Home Properties Rentals Guides to France Service Directory French News
Login | Register

News in France
French News
Building & Renovation
Business in France
French Life
French Taxation
Health in France
Money in France
Property Picks
Property in France
Travel in France

Site News

Property Market Reports
Main Menu
Search
RSS
Newsletter
Guides To France
Contact the Editor

Search from our database of over 10,000 properties and find your dream home today!
Price
Region
Bedrooms



New Rules on Building in Risk Areas in France

With the increased risk of natural disasters, the French Government is toughening its stance on construction in risk areas, a change that also has implications for existing homeowners.

Whether forest fires in the Luberon, floods in the Rhône Valley, or droughts in the Languedoc, it is a sign of the times that the frequency with which natural disasters are occurring has increased in recent years, a situation that most pundits consider is likely to get worse.

In order to respond to the increase in risk, the French Government is slowly putting in place nationwide risk prevention plans governing land use.

Whilst the designation of risk zones in France is not anything new, the process has not always been taken fully on board by local councils, either because of a lack of resources, or a simple lack of political will. As a result, the new plans are being prepared by the county préfectures, ostensibly in consultation with the local councils.

The plans are called Plan de Prévention des Risques (PPR). They will establish areas of the country where there is the risk of a natural or industrial disaster. The PRR divides the area into three planning zones:

  • Red Zone – No planning permission permitted.
  • Blue Zone – Planning permission subject to conditions.
  • White Zone – Planning permission subject to local planning regulations.

Official estimates suggest that less than 5% of the country is likely to be designated a red zone, with the remainder merely subject to stronger planning regulation. However, in some departments of the country, prone to greater natural risks, this percentage will be higher. Once in place there will be greater surveillance of risk areas by officials, and local authorities will required to put in place measures to reduce the level of risk, notably by appropriate infrastructure works.

Thus, in those areas of high risk of fire, a local authority will need to consider the construction of new access roads for fire and rescue vehicles. Around 5,000 communes most at risk now have a plan in place, and others are in various states of completion.

Conflict with Local Plan

There is already evidence that some new risk plans conflict with the designation of land use contained in existing local council plans, either because the local plan is not comprehensive, or because it does not sufficiently take into account the higher level of risk that is now apparent.

Officials have confirmed to us that where there is a conflict between a local plan and a risk prevention plan, then the latter will take precedence. Local councils will be required to bring their local plan in conformity with the risk plan.

Accordingly, even though a local council plan may state that construction can take place, no planning permission will be granted if it conflicts with the rules set out in the risk plan. Indeed, it would appear that if local councils proceed to grant consent, contrary to the risk plan, then it may well be subject to a legal challenge by the préfecture.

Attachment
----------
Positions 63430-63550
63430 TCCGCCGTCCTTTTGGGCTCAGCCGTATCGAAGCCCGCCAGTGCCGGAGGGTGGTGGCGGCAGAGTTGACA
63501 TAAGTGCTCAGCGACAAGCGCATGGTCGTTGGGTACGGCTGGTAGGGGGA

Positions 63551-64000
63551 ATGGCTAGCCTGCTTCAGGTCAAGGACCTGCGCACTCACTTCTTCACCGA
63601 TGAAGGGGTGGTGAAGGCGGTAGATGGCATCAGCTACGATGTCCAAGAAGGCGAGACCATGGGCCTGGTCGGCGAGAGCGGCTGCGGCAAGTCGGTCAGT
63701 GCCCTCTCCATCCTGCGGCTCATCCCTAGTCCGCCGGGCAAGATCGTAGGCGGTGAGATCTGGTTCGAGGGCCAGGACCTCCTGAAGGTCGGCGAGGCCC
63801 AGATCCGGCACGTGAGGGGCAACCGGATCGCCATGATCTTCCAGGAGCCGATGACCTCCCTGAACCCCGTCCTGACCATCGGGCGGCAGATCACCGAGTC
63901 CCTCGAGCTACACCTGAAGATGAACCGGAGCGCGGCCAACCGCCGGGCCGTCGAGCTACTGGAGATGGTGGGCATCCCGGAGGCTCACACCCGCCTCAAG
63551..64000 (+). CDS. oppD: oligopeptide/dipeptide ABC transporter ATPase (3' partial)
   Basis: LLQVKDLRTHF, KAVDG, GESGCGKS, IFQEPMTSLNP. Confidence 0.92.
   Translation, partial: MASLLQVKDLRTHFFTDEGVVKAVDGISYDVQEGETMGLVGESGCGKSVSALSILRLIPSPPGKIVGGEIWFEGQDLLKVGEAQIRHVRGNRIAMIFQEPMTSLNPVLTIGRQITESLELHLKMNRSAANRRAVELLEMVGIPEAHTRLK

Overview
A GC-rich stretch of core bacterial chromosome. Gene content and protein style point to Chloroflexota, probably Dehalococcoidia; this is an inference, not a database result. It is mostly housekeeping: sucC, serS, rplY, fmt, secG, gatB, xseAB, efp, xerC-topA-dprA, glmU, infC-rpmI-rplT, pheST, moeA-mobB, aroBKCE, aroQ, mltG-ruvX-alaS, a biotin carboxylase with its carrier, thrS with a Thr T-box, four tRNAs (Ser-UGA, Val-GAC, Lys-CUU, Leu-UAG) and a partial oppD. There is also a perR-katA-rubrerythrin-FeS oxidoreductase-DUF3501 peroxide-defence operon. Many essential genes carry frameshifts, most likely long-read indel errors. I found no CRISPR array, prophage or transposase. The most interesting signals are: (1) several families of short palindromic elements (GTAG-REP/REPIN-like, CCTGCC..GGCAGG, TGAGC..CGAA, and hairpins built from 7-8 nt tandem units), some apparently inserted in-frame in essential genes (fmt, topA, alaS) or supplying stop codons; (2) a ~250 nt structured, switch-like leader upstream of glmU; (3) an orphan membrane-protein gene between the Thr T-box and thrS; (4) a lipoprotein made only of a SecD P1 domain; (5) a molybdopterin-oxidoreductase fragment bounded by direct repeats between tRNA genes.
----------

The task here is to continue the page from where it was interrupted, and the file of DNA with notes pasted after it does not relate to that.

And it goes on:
Thus, in the Var, where some local councils have granted planning permission, contrary to a local risk plan in the course of preparation, Government planners are bringing cases to court to have the permission overturned. In some of the worst cases, the Government may even decide to demolish homes, as is occurring in the village of Pertuis in the Vaucluse, where 36 houses are being demolished because of the risk of flooding from the River Eze. In Vaucluse at Sablet, a camping site abandoned because of flooding in 2002 is being demolished.

The cost of the two operations to the Government, including compensation to owners, is around €11 million.

In addition, the elaboration of a risk plan also has implications for existing homeowners, who may find that they are unable to construct a new addition to their dwelling, or that it is subject to tougher regulation.

If your home happens to be located in high-risk zone then, in the event of a flood or fire that destroyed the property, there is no guarantee that you would be able to obtain planning consent to rebuild it.

The preparation of a risk plan may also affect the valuation of the property, and the insurance cover that it is possible to obtain although, in the vast majority of cases, the risk areas are well-known to the insurers and factored into existing premiums. Existing owners wanting to know about their local risk plan should visit their mairie or préfecture.

Prospective buyers will normally be informed, as a report on natural or ‘technological’ risks form part of the statutory survey reports an owner is now required to produce as part of the sale process. However, as many plans are in the process of elaboration, if you are in any doubt as to the possibility of the property being in a risk area, then you would be best to contact the préfecture directly, and discuss your concerns with them.

You can also consult directly a website created by the French Ministère de l’Ecologie, which provides information on risk areas, although the information on the site is not always easy to interpret, and may not be entirely up-to-date.


This article was featured in our Newsletter dated





Advertising Links Help Info France Information Regions Version Francaise Forums

Copyright © French-Property.com | Property in France | Rentals France